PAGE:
Father John L. Callahan, MM

Born: September 12, 1931
Ordained: June 14, 1958
Died: April 15, 1992

John Leo Callahan died at St. Teresa’s residence at 8:30 Wednesday morning, April 15, 1992. He was 60 years old and a Maryknoll priest for 33 years.

John Leo was born on September 12, 1931, in Lowell, Massachusetts, son of Leo John and Helen Agnes Monahan Callahan. He has one brother, William, and one sister, Maryknoll Sister Anne Marie Callahan, who served in Hawaii for many years and is now serving in Guatemala. He attended St. Patrick’s Parochial School and graduated from Keith Academy run by the Xaverian Brothers in Lowell. During high school John was attracted to Maryknoll at a Vocation Conference held at the Cathedral of the Holy Cross in Boston and by the Maryknoll vocation notes which he received regularly after the Conference.

John entered Maryknoll College at Glen Ellyn, Illinois, in November of 1949. As a member of the first class to study at Glenn Ellyn, he graduated on June 7, 1953. He was ordained a priest at Maryknoll Seminary in New York on June 14, 1958.

After ordination, Father Callahan was assigned to Maryknoll’s Development Department and served in the Chicago area for two years. His first foreign mission assignment was to Maryknoll’s Mission Region of Formosa (later Taiwan) on July 12, 1960. He attended language school for one year in Taichung and then was assigned Assistant Pastor of the Peitou Catholic Mission in the Diocese of Taichung. He later served as Assistant Pastor at Puli and Nan-Tun. In 1964, he was appointed Pastor of the new Chi-Hu mission where he lived alone in a large house that served both as rectory and church. There he experienced the cultural shock of being a lone foreigner with a congregation of about 70 Catholics living among a population of 80,000 people. For him it was a difficult time of adjustment and he found the work very challenging. After that he was appointed Pastor at Ta-Chia.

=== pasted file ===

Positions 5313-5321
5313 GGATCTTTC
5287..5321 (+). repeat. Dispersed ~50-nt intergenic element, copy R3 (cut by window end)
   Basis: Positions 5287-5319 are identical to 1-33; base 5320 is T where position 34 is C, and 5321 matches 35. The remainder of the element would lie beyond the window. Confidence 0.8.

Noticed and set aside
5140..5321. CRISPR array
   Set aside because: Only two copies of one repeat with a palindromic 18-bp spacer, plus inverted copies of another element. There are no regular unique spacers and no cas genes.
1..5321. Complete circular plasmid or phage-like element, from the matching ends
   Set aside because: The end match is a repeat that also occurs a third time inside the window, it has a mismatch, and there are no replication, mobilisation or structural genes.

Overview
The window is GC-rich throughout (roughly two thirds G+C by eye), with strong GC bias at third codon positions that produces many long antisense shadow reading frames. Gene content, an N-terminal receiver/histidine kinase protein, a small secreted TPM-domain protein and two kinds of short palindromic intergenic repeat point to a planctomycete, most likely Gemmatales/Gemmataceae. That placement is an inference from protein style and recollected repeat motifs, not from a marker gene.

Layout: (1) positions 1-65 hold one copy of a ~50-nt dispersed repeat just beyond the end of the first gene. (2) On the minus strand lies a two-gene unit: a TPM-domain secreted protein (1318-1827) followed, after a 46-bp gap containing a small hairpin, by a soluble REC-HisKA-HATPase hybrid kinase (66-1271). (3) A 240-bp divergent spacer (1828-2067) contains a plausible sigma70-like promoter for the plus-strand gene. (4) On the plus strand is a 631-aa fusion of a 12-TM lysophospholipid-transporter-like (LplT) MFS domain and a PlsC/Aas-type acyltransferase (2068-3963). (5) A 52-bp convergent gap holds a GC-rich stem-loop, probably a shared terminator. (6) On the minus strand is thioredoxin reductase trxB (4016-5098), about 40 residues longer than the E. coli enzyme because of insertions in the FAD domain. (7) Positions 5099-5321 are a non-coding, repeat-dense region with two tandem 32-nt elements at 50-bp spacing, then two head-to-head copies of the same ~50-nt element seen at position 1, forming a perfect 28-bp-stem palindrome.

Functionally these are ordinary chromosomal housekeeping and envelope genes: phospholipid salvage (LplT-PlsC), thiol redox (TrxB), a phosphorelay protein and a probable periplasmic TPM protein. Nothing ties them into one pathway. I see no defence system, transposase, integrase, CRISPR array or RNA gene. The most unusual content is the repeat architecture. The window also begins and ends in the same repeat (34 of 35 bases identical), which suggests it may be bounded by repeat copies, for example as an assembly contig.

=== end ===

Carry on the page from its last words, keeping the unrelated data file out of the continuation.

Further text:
Father Callahan had a lively interest in his own ongoing formation, especially in the fields of catechetics and liturgy. His enthusiasm sparked other Maryknollers in Taiwan to undertake formal updating studies after Vatican Council II. He was noted by his fellow priests and his parishioners as a man of deep personal integrity with a simple goodness that inspired others to strive for goodness in themselves. Father Callahan himself said: “My missionary life is rooted in a vivid realization of the Risen Christ who informs our lives in everything we do.”

In January of 1966 he was granted a six-months home leave. On his return to Taiwan in July he was assigned as Pastor of the Ta-Chia mission where he served until a home leave in August of 1969. This home leave was extended to June of 1971 to enable him to take a Clinical Pastoral Education Course at Tewksbury Hospital in Massachusetts and receive a Master of Sacred Theology degree from Andover-Newton Theological School on May 24, 1971.

Having finished his updating courses, Father Callahan was assigned to Maryknoll’s Mission Region in the Philippines. Again he was faced with the strain of learning a new language and the customs of another people. This proved to be too difficult an experience for him and he returned to the United States on sick leave in 1973. During his recuperation period he was assigned to Maryknoll’s U.S. Region on May 1, 1975. He took up residence at Maryknoll, New York and worked in the Major Seminary Library, doing research work on publications dealing with South America and Africa for use by Maryknollers in those mission Areas.

On June 16, 1977 he was assigned to the Social Communications Department at Maryknoll, New York, where he worked in the Media Relations section of the Department. With utmost patience and dedication, he became an expert audio editor, producing a professional sound quality on the audio tapes of the “Voices of Our World” radio program distributed to commercial and public broadcasting stations throughout the country. He continued his work in Media Relations until early in 1989 when his poor health required that he give up his work. While in residence at the Center, he showed a keen interest in the well-being of foreign priests studying at the Maryknoll School of Theology. He was known to be a kind and gentle person. He moved to St. Teresa’s Residence in the early part of 1992.

Wake services were held on Monday, April 20th at 7:00 p.m. at St. Teresa’s Residence and at 7:30 p.m. in the Queen of Apostles Chapel at Maryknoll Center, New York. Mass of Christian Burial was concelebrated on Tuesday, April 21st at 11:30 a.m. in Queen of Apostles Chapel. The Principal Celebrant was Father John Rich, a classmate. Father Donald Doherty preached the homily. Interment followed at Maryknoll Cemetery.